There are few absolutes in the world.
The sun will rise in the east, set in the west.
Tourists will get sunburned.
My bank account will never reach the number I'd like.
And I rant.
I'm considering adding a fifth: Kids rule the world.
Well, not really the world, just their parents.
I don't dislike children. It's the parents who drive me crazy. The ones who don't know how to parent. The ones who will do anything to make their kids happy. The ones who think discipline is a dirty word.
The ones who will jump through hoops and spend a couple thousand bucks to get their kid a ticket to hear a 15-year-old's concert. Say that again — slowly. A COUPLE THOUSAND BUCKS.
Let me be upfront: I don't have children. But that makes me the perfect observer.
It's time for parents to stop being friends, buddies, pals and enablers. It's time to be parents. It's time to add "no" to the vocabulary.
When did "You can be anything you want" become "You can do anything you want"?
Kids know the difference, and parents only reinforce the notion by siding with their child in any dispute with an authority figure. Just ask a teacher.
If you want to let your kids rule the roost at home, well, who am I to complain? But when you let them run wild in public, I get to rant. And I bet more than a few will join in.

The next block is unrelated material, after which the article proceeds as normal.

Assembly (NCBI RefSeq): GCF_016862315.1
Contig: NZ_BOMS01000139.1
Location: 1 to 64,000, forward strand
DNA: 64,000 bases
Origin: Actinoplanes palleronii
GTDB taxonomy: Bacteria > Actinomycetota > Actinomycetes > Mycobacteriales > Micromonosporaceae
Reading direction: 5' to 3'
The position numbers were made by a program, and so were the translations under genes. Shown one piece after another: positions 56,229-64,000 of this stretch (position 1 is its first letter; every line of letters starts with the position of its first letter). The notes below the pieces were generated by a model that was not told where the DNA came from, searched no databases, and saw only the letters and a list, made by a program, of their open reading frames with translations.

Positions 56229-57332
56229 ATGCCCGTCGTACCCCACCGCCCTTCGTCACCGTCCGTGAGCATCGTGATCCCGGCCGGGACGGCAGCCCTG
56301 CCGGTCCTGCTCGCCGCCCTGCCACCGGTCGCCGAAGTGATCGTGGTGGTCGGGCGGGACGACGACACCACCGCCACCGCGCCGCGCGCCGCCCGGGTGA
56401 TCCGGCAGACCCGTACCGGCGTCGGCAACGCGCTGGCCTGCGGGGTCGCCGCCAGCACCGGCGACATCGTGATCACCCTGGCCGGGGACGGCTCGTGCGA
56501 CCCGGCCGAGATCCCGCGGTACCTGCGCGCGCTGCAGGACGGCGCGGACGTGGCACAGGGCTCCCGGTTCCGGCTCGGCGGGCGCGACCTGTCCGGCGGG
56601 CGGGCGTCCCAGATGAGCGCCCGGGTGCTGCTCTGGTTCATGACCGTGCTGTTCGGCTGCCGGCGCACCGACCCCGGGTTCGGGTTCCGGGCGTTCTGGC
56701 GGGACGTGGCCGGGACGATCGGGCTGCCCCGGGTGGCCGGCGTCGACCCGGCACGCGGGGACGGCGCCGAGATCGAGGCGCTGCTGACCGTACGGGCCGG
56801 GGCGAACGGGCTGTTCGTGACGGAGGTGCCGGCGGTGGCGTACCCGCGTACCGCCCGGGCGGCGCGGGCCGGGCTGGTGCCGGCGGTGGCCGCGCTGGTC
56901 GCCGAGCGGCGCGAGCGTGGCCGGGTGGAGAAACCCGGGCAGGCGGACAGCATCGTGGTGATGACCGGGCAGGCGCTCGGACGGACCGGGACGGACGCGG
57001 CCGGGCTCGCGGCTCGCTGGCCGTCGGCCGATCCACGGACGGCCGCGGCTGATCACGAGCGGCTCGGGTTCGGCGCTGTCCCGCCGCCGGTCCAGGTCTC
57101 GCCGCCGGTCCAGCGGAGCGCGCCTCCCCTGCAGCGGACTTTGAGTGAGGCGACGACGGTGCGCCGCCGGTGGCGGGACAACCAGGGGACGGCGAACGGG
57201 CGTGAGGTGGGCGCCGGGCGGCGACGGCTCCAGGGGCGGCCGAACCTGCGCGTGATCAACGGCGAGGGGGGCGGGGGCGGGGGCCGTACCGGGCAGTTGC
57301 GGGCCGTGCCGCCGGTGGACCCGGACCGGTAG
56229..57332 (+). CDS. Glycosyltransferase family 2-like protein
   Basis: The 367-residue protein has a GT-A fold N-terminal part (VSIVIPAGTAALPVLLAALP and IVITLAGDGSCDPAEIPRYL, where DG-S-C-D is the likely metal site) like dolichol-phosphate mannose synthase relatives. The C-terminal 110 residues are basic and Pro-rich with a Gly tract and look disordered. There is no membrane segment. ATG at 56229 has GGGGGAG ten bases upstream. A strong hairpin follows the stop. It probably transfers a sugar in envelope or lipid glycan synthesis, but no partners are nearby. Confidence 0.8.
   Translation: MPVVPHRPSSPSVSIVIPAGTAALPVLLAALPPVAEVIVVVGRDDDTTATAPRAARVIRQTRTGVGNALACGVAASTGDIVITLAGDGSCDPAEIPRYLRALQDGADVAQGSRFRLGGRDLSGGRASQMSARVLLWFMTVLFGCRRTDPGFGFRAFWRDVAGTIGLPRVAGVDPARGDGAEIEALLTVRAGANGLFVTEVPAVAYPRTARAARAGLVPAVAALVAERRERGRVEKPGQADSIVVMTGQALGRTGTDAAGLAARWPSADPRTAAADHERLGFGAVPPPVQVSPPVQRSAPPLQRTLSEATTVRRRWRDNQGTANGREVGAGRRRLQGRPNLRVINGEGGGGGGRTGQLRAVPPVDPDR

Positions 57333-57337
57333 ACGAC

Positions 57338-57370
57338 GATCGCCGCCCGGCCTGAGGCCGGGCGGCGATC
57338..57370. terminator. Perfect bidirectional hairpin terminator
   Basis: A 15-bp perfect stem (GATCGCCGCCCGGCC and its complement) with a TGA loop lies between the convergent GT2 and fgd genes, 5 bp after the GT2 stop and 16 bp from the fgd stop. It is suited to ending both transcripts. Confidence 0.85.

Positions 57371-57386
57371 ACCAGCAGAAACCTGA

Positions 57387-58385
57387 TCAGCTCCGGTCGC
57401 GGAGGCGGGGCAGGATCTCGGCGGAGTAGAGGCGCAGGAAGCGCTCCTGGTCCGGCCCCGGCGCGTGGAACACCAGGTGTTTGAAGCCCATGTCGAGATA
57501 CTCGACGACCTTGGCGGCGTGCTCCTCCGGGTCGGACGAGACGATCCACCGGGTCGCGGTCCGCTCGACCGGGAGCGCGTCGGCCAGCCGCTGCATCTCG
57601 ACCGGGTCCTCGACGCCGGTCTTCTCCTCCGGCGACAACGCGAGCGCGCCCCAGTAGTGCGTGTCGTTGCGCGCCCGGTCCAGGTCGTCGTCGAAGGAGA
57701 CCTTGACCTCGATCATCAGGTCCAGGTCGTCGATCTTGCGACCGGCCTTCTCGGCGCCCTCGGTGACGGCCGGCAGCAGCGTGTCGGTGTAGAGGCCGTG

Admit it. How many of you cringe when a family with small children gets seated next to you at a nice restaurant?
At dinner one night with my wife, a woman with two children and her friend were seated in the booth behind us. When mom wouldn't let the boy, who was 6 or 7, order what he wanted, he started banging on the booth. Mom, in a deep discussion with her friend, paid no attention.
Finally she told him if he didn't behave they would leave. A minute later he climbed on the table to pitch a new fit. Mom did nothing. Kid learned his lesson — Mom makes idle threats.
Maybe restaurants can transform those obsolete no-smoking sections into child-free zones.
This epidemic keeps spreading. At the grocery store, a young girl rides the aisles on a scooter. No parent in sight. If I spill Wesson oil in front of her, am I on the hook to buy the whole bottle?
At a shopping mall, a kid weaves among shoppers on Heelys, the sneakers that double as roller skates. I dream of clotheslining the kid. Thoughts of prison life arrest that development.
At least I could escape those situations. On a flight to Denver, I was trapped. A family of three picked the row behind me. It wasn't long before little Johnny (the name has been changed from what I really called him to protect the family nature of this newspaper) started kicking my seat. I waited for Mom or Dad to act.
It got worse. Johnny put his feet on the back of my seat and gave a push every few seconds. I turned and asked Mom, whose nose was buried in a book, to intervene.
"Oh, I didn't realize he was doing anything,'' she said.
Dad, in his aisle seat, was in another world.
I settled in my seat dreading the next four hours with Super Mom on the job. We hadn't even left the gate. What chance did I have at 30,000 feet?
I looked up to see the pilot disappear into the cockpit. Overcome with fear, I turned to my wife.
"It's not take your child to work day, is it?"
Times staff writer Kyle Kreiger writes an occasional rant on daily life.
E-mail him with your comments on parenting at firstname.lastname@example.org. Include your name, age and town.